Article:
This office and the citizens of Mecklenburg County oppose anything that would allow this man's release prior to his maxout date. This is not the first time O'Bar has attacked this woman and I have no doubt he will try to kill her again. I realize, of course, that you have no control or responsibility for his actions upon his release, I am just asking you to delay his release as long as possible to allow Miss Riggs (the victim in this case) to establish a new life some place else.


Attached to this letter was a letter from the victim, Julie Riggs, explaining her concerns about O'Bar based not only on the most recent attack but also on a previous occasion on which he had threatened her with a knife. Riggs requested that he serve as much of his sentence as possible to allow her time to relocate.


A few months later, in February 1988, the victim's mother, Elizabeth Riggs, also wrote to the Parole Commission imploring them not to release O'Bar. She wrote:


My daughter Julie was nearly murdered by Paul O'Bar on September 14, 1987, during a seven-minute attack which took place in his house and in the gutter and front yard of a house six or seven houses down the street from his house.

view counter

This attack is the second attempt on my daughter's life by Paul O'Bar, with a knife as a weapon. The first incident took place a year ago.


Please, please do not recommend Paul O'Bar for early release-parole. He is 6' 5"' tall and weighs nearly 200 pounds. He has a very high I.Q. My daughter Julie is 5' 8 1/2"' tall, and weighs 111 pounds. She is only alive by the grace of God, and because she fell into the yard of an offduty police officer's, who subsequently heard her cries for help and fired shots at Paul O'Bar as he was "finishing her off."


* * * * * *


I implore you to do what you can to help Julie stay alive, by helping keep Paul O'Bar in prison the entire six years of his sentence.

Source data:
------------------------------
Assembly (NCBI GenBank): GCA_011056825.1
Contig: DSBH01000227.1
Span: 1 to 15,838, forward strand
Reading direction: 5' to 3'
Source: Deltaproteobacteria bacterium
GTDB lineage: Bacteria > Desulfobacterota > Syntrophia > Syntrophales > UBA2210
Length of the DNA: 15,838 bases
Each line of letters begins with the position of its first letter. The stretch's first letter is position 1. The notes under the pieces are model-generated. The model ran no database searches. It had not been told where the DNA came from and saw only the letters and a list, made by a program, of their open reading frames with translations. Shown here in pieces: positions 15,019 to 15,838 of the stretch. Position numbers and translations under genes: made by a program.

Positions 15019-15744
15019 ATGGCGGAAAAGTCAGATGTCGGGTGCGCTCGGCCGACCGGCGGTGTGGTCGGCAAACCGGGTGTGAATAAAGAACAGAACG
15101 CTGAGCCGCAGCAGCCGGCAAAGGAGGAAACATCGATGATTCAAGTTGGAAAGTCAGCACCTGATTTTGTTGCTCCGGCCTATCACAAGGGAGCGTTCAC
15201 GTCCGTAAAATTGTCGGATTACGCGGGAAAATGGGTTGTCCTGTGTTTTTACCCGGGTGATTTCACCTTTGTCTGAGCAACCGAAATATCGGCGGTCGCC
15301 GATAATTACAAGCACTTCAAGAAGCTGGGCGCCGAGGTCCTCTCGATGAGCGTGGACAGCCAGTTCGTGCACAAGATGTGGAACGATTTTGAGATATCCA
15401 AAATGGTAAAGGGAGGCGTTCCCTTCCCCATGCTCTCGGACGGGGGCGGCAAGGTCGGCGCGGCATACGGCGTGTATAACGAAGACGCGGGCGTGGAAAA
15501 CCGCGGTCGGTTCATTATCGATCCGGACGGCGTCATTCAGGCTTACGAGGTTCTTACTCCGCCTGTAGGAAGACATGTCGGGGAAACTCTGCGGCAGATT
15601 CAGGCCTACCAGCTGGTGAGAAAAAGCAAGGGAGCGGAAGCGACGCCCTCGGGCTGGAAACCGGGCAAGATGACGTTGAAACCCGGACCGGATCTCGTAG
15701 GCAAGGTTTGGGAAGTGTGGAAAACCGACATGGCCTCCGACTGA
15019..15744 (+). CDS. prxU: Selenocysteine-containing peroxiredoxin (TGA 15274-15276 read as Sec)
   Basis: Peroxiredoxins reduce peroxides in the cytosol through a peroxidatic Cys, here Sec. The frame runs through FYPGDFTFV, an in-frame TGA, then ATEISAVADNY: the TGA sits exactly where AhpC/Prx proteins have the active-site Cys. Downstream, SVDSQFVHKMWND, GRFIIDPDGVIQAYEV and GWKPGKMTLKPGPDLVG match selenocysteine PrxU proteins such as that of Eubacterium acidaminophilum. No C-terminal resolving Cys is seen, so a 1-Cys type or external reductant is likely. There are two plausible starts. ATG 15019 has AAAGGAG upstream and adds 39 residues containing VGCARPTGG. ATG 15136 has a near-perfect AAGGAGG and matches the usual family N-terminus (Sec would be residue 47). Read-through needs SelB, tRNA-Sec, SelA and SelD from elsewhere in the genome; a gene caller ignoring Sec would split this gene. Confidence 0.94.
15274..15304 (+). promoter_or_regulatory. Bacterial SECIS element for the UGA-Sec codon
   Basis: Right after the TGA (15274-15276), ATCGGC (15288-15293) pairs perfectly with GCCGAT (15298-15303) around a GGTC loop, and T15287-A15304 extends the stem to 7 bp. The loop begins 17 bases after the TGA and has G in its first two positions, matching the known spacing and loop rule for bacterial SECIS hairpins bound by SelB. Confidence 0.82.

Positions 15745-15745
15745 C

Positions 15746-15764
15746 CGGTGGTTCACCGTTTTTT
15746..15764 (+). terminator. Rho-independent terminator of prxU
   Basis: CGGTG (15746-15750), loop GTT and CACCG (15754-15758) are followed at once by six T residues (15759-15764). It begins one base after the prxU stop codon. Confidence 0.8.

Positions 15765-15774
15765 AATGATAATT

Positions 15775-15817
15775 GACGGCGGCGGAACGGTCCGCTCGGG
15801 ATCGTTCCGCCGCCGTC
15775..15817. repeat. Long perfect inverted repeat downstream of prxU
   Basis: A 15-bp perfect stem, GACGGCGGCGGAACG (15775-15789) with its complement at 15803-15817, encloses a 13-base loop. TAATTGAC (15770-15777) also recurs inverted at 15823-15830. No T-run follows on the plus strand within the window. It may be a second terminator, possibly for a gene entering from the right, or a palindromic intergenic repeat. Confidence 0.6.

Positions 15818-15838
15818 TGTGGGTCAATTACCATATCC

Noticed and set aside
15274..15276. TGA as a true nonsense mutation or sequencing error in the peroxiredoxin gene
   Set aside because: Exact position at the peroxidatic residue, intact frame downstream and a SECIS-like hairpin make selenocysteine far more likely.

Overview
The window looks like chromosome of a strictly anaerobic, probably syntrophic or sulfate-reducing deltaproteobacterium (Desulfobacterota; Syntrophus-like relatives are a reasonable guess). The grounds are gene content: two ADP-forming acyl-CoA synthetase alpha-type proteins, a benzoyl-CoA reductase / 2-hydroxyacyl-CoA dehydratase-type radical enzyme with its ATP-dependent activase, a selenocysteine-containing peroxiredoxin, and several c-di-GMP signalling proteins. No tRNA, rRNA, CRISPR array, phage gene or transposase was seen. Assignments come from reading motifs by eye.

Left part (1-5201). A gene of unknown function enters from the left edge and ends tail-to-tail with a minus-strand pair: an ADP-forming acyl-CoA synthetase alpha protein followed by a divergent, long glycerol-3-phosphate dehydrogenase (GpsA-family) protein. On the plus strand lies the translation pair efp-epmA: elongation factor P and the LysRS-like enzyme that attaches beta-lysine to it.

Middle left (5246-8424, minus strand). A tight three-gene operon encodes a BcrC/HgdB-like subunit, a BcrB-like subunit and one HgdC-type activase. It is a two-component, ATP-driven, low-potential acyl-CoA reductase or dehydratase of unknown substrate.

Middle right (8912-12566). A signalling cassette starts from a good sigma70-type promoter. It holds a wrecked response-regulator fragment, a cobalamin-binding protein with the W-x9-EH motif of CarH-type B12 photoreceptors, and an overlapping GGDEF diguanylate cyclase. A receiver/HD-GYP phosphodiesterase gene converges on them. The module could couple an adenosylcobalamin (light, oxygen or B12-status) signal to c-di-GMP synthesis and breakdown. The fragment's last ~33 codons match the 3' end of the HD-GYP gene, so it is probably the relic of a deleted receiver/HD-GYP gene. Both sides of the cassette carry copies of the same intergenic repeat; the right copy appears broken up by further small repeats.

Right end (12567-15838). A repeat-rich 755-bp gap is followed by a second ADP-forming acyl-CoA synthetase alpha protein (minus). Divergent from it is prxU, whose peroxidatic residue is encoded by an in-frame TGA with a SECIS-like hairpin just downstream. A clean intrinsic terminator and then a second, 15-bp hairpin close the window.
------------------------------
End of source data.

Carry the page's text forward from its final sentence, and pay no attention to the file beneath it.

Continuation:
The various letters from the Mecklenburg County District Attorney's Office, Julie Riggs, and Elizabeth Riggs were received by the Parole Commission and placed in O'Bar's file located in the Combined Records Section of the Department of Correction in Raleigh.


O'Bar was originally incarcerated at the Alexander Correctional Center in Taylorsville, North Carolina. When he was transferred to Iredell Correctional Center in Statesville, North Carolina, the administrator there, J.C. Pinion, who was facing pressures to meet work release quotas, reviewed O'Bar's local file to determine whether he should be placed on work release. At the time of Pinion's review, however, the file consisted only of a locally produced computer printout stating that O'Bar had no prior convictions and that he was sentenced to the relatively short term of six years. Pinion made no attempt to obtain and review the information contained in the central file in Raleigh. Based on the limited information, Pinion recommended that O'Bar be placed on work release. On March 10, 1988, O'Bar began participating in work release at a service station in Charlotte, approximately five miles from the home of his victim, Julie Riggs. He worked at the station without incident until April 11, 1988, when he was removed from work release and placed in administrative segregation for further evaluation, for no reason apparent to him.


What O'Bar did not know was that in early April 1988, when Elizabeth Riggs learned that he had been placed on work release only five miles away, she wrote the Governor of North Carolina describing the crime, the injury to her daughter, and the fear that she and her family held. In the letter she asked rhetorically, "How can the Department of Corrections be so negligent as to place this clearly unstable, dangerous, violent, would-be murderer within five miles of his intended victim, where he can easily play the murder scene out to its completion at any time?" She requested that the Governor intervene to move O'Bar far from Mecklenburg County "before it is too late." To the letter she attached pictures of Julie Riggs taken before and after the assault. Elizabeth Riggs also contacted the office of the Attorney General of North Carolina to convey a similar message.